waking into a dream journal 01.29.08

this morning's brink-of-disaster teetering
no such thing
director: hal hartley // 2001

cinema 4 rating: 4

movies are not generally the realm of doodlers -- this film feels like a less-than-half thought out sketch scratched while its creator were on the film having a conversation about something absolutely removed from whatever was in its creator's head, and then said creator decided later to expand that sketch into a entire canvas -- hal hartley, the creator here, specializes in low-budget indie gems (there is no other word for them), but you have to become immersed in his scruffy style to truly appreciate each of their dryly humorous, rough-hewn facets -- he is responsible for at least a half-dozen films of this type (in memory of the late adrienne shelley, please check out h.h.'s trust and the unbelievable truth... if you love them, then you will be hooked on hartley for life; if not, you are either a hard nut to crack or an impatient boob) -- i want to give hartley a higher rating for no such thing due to the sheer chutzpah within his brave little soul, but the result here shows all the signs of someone dabbling in genre fare for which they have little overall regard -- it's fine to wear your high hat into a lowbrow party, but please take it off at the door out of respect for your hosts -- hartley might be taking mankind's standard myths and washing them in a patina of ambitious wanderlust, mixing this with a second-rate satire on mass media... or he might just be damned pretentious for fuck's sake here -- whatever his motives, his cause is lost in a rush of sloppy filmmaking, lazy characterizations, haphzard pacing and whatever else can go wrong in a film but still have it come out strangely watchable, if not bearable -- all it needs is about two buckets of blood, six gratuitous breasts and a masturbation scene, and it would seem like latter-day ken russell -- while i am used to hartley's scores (he also composes much of his own music), for some reason, i found the use of music in this film almost ran counter to my moods while watching it -- if purposeful, it merely made things more annoying -- its strength lies in its casting, but they are misused to sad effect for the most part -- helen mirren seems to be having as much fun as she is allowed to have, given the brevity of her part, but julie christie is entirely wasted in a nothing role -- robert john burke is a much underrated actor, and he does look swell as the monster, but he is actually completely wrong for the part -- his opening speech (and this actually may be the fault of the script) comes out as non-committal, and immediately gave me the sense (upheld by the film to follow) that this would be a journey of constant disappointments -- but i would not wish to turn anyone away from watching it -- watch for the cosmic sweetness of miss sarah polley, adorable beyond measure, and the only one who seems to understand what is going on here, even if she actually may not know -- watch for hartley's dissertation on mankind's need to both have monsters in our lives, and our simultaneous impulse to purge them from existence (it's possibly a metaphor for man's unease with evolution and whatnot, but by the point it comes up, i didn't care anymore) -- but don't watch for resolution, for there is none here -- hartley is big on ambiguity anyway; if you've gotten this far in his career, you are used to this already -- if i had seen this film at the age of 22, i would have declared it an instant classic, and made all of my friends watch it against their wills -- they would have hated me (again...) -- it's the sort of film that almost feels like it could all seem great with just one major editing session, so close to truly cool does it feel -- all told, a fascinating failure...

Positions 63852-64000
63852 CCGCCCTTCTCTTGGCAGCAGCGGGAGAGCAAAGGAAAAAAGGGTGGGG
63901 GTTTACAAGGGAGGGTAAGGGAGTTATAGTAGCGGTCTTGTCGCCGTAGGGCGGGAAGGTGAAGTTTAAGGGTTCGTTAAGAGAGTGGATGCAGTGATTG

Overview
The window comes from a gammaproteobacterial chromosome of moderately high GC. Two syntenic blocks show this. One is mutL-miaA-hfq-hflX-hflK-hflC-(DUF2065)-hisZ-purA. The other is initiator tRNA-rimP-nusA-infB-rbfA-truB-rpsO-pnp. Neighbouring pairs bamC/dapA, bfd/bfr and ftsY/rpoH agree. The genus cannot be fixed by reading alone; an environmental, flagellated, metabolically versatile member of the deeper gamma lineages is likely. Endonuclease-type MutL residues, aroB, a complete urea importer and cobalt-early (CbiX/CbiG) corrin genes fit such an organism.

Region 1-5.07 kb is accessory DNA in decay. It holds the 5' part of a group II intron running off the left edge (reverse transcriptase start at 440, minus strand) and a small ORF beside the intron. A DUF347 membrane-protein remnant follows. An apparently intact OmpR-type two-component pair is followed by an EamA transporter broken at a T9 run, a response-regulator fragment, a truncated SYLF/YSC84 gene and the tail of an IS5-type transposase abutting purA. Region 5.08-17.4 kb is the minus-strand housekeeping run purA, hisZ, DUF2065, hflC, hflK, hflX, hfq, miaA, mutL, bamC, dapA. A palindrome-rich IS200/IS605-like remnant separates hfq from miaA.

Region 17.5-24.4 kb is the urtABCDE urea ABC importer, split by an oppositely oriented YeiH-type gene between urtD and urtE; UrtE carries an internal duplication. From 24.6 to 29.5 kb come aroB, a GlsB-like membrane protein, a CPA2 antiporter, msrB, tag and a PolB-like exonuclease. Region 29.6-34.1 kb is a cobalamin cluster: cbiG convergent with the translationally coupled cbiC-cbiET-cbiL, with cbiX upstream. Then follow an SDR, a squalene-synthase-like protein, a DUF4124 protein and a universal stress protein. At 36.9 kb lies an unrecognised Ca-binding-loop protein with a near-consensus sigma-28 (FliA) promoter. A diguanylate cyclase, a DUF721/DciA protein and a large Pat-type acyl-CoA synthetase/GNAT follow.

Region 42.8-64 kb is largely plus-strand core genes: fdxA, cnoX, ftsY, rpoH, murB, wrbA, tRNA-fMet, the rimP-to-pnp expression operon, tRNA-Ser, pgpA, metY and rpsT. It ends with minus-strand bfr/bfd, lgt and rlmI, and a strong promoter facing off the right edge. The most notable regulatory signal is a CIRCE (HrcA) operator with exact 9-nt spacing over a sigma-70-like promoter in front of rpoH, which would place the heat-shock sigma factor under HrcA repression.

I had actually been looking forward to this... I'll still be checking it out, but I won't be so hopeful. Maybe that will help my opinion.

Would you recommend the Hartley catalogue? I've been meaning to get into his films, based on what I've heard from people I trust.
Rik Tod said…
To you, Mr. The Working Dead, as I know you personally and well, I highly recommend the first few films in his catalogue: The Unbelievable Truth, Trust, Simple Men, Amateur and Henry Fool are all extremely worthwhile. It gets a little scattershot after that. But I believe that you will enjoy his films immensely, or at least find them interesting.

To other people that I do know personally (and you know to whom I refer if you are one of them): you are probably not going to get very much out of Hartley except a migraine.

To people I don't know personally at all: I really don't give two shits what you watch, or what your reaction is to anything that you do watch.

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